Teaching from miles away: my perspective on the TBR budget cuts

On Tuesday and Thursday mornings, I have a routine. Get up early (a rarity for me), shower, dress, walk to the office (when weather permits), print out lesson plans, copy handouts, take a quick moment of Zen relaxation, and then I teach my class. Sounds mundane, perhaps, but I look forward to those mornings every week.Generally, the students look happy enough to see me, and we tend to have a good time, despite the fact that I doubt many of my students enjoy all of my rigorous writing assignments. The students-my students-understand why they are here and what they need to learn. I imagine that holds true for most of you reading this. University students deserve to be proud of their achievements, and to be proud of the determination that will lead them on to success.

This afternoon, pouring over the proposed TBR budget cuts (and the ones already in place), I caught the first tingle in the air that signals a storm brewing. I found a pie chart, included in a lovely, upbeat power-point slide show delivered by some suit to the TBR council. On the slide demonstrating the expenses of running a university, a pie chart illustrates all of the different costs. I focused on the largest slice of the pie, which dwarfs all of the others: instruction. That’s right: professors’ salaries make up over fifty percent of the costs of running a school.

My palms began to sweat.

For those of you who are unfamiliar with the proposed budget cuts devised by current TBR chancellor Charles Manning, many of the State schools are planning on incorporating a new business model. This business model is quite similar to that of the University of Phoenix. What does this mean: online classes and lots of them. The plan also proposes to cut programs from schools when another university offers the same program. These are dangerous games these shysters are playing.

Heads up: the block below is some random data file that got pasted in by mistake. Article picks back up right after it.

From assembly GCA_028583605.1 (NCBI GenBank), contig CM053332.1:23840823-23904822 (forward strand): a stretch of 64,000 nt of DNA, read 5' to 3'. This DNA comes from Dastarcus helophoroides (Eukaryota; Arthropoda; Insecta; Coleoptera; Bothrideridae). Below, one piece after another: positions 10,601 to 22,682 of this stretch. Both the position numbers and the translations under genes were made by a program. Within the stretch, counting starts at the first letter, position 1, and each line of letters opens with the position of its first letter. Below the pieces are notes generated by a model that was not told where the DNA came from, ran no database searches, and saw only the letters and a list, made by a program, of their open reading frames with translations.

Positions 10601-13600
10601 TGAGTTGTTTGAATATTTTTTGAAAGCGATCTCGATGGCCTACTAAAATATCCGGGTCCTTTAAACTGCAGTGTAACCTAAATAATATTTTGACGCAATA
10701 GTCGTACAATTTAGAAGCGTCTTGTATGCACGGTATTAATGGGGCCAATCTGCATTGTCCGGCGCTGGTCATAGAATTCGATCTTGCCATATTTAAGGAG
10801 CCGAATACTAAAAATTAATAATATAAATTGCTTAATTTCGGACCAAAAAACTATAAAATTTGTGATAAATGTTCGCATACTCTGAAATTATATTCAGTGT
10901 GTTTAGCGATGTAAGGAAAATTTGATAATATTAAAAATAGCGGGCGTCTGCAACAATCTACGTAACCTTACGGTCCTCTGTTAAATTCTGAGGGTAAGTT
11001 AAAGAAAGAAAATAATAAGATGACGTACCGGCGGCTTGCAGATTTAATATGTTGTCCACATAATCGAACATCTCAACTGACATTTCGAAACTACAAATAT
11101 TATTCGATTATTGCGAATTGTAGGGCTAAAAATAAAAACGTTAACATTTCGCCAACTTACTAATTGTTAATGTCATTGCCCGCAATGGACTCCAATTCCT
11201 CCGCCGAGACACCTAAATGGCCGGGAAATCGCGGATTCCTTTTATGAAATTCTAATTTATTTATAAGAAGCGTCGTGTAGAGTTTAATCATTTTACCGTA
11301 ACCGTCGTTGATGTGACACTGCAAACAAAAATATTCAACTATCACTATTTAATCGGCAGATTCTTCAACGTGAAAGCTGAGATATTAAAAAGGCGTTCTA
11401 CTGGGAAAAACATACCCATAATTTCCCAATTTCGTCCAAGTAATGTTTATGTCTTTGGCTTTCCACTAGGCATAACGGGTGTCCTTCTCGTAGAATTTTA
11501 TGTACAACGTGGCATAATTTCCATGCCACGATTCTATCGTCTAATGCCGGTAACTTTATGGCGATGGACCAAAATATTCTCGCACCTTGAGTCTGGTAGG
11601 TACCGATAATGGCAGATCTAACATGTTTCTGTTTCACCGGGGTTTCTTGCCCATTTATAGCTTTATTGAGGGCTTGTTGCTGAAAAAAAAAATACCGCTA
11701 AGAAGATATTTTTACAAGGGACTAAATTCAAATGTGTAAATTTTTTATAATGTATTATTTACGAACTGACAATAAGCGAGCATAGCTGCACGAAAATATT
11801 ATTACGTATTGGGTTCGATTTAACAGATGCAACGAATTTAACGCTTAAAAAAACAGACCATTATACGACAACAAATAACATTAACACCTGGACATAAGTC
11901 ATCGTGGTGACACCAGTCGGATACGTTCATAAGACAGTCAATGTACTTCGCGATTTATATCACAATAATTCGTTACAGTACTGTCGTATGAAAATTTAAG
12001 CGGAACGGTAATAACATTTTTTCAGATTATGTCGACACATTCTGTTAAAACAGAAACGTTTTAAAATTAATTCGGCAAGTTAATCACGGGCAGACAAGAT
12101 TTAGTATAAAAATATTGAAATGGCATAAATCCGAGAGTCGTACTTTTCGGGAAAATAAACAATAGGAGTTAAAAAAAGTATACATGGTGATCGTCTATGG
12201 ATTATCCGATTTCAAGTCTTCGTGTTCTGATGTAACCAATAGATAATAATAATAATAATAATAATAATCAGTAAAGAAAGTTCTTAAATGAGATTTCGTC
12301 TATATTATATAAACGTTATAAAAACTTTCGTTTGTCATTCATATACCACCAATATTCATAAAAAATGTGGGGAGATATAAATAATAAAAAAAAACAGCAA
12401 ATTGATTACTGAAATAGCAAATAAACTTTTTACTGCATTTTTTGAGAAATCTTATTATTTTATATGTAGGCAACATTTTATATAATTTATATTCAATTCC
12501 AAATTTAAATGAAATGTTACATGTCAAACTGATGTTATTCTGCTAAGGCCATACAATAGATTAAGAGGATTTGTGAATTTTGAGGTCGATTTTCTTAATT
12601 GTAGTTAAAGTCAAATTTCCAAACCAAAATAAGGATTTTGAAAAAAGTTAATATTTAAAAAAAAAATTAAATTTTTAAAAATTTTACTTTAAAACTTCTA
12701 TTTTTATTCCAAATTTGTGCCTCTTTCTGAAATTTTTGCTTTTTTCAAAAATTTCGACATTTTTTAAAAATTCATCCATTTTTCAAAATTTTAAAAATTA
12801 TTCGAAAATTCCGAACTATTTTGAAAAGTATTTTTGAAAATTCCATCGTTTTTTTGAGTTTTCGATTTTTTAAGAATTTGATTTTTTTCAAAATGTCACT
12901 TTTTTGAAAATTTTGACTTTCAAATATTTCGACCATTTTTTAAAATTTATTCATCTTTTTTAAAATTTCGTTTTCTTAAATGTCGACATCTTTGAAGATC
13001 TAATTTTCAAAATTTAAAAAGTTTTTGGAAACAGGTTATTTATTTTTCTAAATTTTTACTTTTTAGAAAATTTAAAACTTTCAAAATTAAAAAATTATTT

So, I imagined a new Tuesday/Thursday routine. Get up, leave off the shower, shuffle downstairs to my office and check to see if my students have emailed their work. No need for a moment of Zen relaxation. No pleasant greetings from my students. No hearing about their weekends. No asking big questions and receiving big, surprising answers. Just a lot of staring at a computer screen.

As composition is a required course for many freshmen in just about every university in the country, I doubt the program at Tech would be cut. But I, for one, know I couldn’t teach a successful composition course online. Sure, I could assign and grade papers without ever seeing my students, but I devote time in class to teaching students writing habits. The biggest thrill of my whole week is introducing a big topic without prepared notes and seeing where the discussion goes. My students and I usually surprise ourselves with our insight.

So, I’m complaining about my job security and the risk of having to teach online courses. Whoop-te-doo. Poor me. Allow me to readdress the subject from a more generally accessible angle: the TBR is robbing you, and they are robbing you blind.